Aid in action

"Aid in action" Continued...

Issue: "After the revolution," Feb. 26, 2011

Though the ministry does offer other relief efforts through a medical clinic and a cafeteria that serves hundreds of meals to workers each day, Angus says that fostering productivity instead of dependency is central: "If people want to help Haitians, we have to stop thinking about short-term improvements, and start thinking long-term."

Art Spalding is also thinking long-term. Spalding-the only American on staff-is a missionary who helps oversee a church and a school with 500 students. Teaching Haitian workers and church members a biblical view of work in a country where work is undervalued by low wages and a struggling economy is central to Spalding's efforts. "We have to go teach this: that God has put me here to accomplish a job, and that's to glorify Him-whether that's working out in the fields or producing fish or fixing a tractor. . . . Let that be the goal of my life: ministry in whatever vocation to which God calls me."

Nearly two hours southwest of Port-au-Prince, along Haiti's southern peninsula, signs of widespread agricultural efforts are scant. Small-scale rice farmers tend plots of low-lying paddy fields, but most Haitians in the rural community of Cadiac focus on modest efforts that drive the market economy: small gardens, handfuls of animals, buying and reselling goods like clothing or sandals.

Beyond the hand-to-mouth lifestyle, hundreds of local residents are doing something counterintuitive to many Haitians with few resources: saving money.

In a busy outdoor market teeming with clothing, bread, chickens, shoes, eggplants, cooking oil, and candy, Janin Trismesin stands behind a long table full of butchered pork, talking about how saving money has improved the business she's operated for years.

Nearby, other sellers with long machetes chop fat from freshly slaughtered pigs, and line goat heads along wheelbarrows full of the fresh meat. Animals can be a form of currency, and Trismesin says saving money has allowed her to buy and sell more. "It's not easy to save money," she says. "Only with the group."

Trismesin's group is a local savings group organized by HOPE International, a Pennsylvania-based Christian organization that helps Haitians and thousands of poverty-stricken workers in 14 countries worldwide use the resources God has already given them.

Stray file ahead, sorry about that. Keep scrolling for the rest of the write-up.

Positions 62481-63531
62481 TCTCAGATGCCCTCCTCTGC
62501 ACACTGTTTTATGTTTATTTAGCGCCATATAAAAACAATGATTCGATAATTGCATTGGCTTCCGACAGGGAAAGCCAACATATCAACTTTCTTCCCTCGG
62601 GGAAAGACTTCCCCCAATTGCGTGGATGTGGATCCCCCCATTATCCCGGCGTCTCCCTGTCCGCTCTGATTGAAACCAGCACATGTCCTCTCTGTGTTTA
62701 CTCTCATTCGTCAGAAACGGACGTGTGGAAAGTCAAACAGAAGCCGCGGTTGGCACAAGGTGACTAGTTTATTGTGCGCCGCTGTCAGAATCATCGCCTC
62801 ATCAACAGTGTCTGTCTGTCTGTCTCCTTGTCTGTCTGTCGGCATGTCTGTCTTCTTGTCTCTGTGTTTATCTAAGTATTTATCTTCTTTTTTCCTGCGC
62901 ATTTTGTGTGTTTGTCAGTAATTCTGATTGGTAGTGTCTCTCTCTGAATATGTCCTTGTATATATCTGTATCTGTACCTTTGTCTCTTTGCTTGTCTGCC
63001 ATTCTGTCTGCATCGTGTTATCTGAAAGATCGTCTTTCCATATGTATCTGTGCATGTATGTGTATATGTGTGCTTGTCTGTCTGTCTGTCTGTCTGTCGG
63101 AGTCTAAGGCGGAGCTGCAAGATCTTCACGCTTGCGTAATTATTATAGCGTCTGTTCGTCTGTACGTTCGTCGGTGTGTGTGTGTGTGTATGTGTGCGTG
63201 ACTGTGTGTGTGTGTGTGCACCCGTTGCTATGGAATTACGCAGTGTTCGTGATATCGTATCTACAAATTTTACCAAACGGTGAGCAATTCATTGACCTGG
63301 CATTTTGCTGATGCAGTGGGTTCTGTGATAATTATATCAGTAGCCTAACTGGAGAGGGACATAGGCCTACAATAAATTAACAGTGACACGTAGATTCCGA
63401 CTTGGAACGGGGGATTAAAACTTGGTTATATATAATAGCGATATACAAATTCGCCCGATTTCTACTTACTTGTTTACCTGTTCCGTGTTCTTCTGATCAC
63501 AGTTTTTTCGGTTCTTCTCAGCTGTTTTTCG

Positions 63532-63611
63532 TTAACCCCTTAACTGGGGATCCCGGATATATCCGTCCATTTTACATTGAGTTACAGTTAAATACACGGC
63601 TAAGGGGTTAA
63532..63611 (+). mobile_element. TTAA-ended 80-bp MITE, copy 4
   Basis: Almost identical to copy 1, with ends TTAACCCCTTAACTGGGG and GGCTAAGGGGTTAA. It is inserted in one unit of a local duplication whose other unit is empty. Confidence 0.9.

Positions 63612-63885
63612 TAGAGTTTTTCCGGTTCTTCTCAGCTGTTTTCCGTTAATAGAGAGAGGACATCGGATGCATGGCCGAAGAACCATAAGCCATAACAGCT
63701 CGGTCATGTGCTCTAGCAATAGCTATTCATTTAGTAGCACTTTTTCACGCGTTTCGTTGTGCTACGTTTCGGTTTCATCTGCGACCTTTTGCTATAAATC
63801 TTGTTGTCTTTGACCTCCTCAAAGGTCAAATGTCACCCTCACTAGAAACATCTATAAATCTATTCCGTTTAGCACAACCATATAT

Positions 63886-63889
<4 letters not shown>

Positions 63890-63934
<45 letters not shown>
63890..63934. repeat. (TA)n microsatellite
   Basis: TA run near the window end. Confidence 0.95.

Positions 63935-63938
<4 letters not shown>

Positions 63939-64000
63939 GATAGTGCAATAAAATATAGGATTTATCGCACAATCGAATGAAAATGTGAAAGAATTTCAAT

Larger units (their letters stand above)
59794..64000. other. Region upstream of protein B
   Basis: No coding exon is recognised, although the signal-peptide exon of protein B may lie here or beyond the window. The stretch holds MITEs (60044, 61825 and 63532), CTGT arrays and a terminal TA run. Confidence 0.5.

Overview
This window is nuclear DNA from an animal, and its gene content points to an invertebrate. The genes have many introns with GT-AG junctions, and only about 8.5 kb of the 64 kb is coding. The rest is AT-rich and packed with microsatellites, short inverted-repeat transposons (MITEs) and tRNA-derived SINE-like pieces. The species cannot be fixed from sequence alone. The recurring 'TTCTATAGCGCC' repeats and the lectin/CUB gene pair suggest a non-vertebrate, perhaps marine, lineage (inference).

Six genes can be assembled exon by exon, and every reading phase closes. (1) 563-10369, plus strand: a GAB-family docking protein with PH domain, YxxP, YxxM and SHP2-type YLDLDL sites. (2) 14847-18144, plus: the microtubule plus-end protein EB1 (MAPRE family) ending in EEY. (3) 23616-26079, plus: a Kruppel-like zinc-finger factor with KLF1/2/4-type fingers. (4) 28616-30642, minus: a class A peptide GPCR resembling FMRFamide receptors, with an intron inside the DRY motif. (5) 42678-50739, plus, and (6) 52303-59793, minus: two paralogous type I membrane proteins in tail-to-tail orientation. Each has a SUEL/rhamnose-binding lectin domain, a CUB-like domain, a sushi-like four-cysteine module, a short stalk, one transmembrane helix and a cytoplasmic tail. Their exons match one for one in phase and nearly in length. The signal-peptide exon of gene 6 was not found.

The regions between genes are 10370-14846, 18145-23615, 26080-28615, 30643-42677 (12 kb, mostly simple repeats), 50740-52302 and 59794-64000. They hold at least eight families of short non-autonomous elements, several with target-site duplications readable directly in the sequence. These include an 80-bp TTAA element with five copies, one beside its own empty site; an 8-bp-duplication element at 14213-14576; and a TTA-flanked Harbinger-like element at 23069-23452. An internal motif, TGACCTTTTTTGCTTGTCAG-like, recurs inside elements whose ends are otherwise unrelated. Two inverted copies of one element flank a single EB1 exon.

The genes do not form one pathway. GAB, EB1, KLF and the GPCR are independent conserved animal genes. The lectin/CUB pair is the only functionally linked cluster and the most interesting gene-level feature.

Though the organization sometimes uses a mission compound in Cadiac, it doesn't maintain official headquarters, vehicles, full-time staff, or even signs in the small town. "It's a success for us if they don't even know who our organization is," HOPE staffer Katie Straight says of the villagers.

Instead, HOPE sends staffers to meet with local pastors who agree to promote the program in their churches and identify community members able to teach courses and facilitate meetings. HOPE supplies material and training for the facilitators, using a curriculum from the Chalmers Center for Economic Development that emphasizes the centrality of the gospel for addressing material and spiritual poverty.

The result is an effort organized and executed on a local level by local churches and residents. (HOPE provides oversight with periodic visits and with Esperanza, a Christian development organization with offices in Haiti and the Dominican Republic.)

In northern Haiti, the group conducts microfinance programs, offering small loans of $50-$100 to local residents at a reasonable interest rate. But in Cadiac, where many residents live on a more subsistence level, that kind of loan doesn't make sense if Haitians may be unable to repay, says Straight: "Microfinancing gone wrong is putting another burden on the backs of the poor."

Here the approach to finances is simpler: Each member of a rotating savings group brings a fixed amount of money each week. A weekly payout of the group's full amount rotates between each member until every member has been paid. Accumulating savings groups save money over a longer period of time, with the option of making loans to members of the group.

Group members save anywhere from $.25 to $2.50 a week-admittedly miniscule results by North American standards, but substantial savings for low-wage Haitians who have often never saved money.

Off Cadiac's main road, in a one-room rental house with no plumbing or electricity, Marimat Batis arranges chairs near two single beds and talks about saving money for the first time in her life. Batis, who lives here with her four children, sells clothes in the market. She's using her modest savings for a long-term goal. "I'm buying sand," she says with a smile. "I will build a house."

Owning a home will allow Batis to stop paying rent and eventually save more money. She says she's committed to continuing, though the process could take a long time: "Only God knows."


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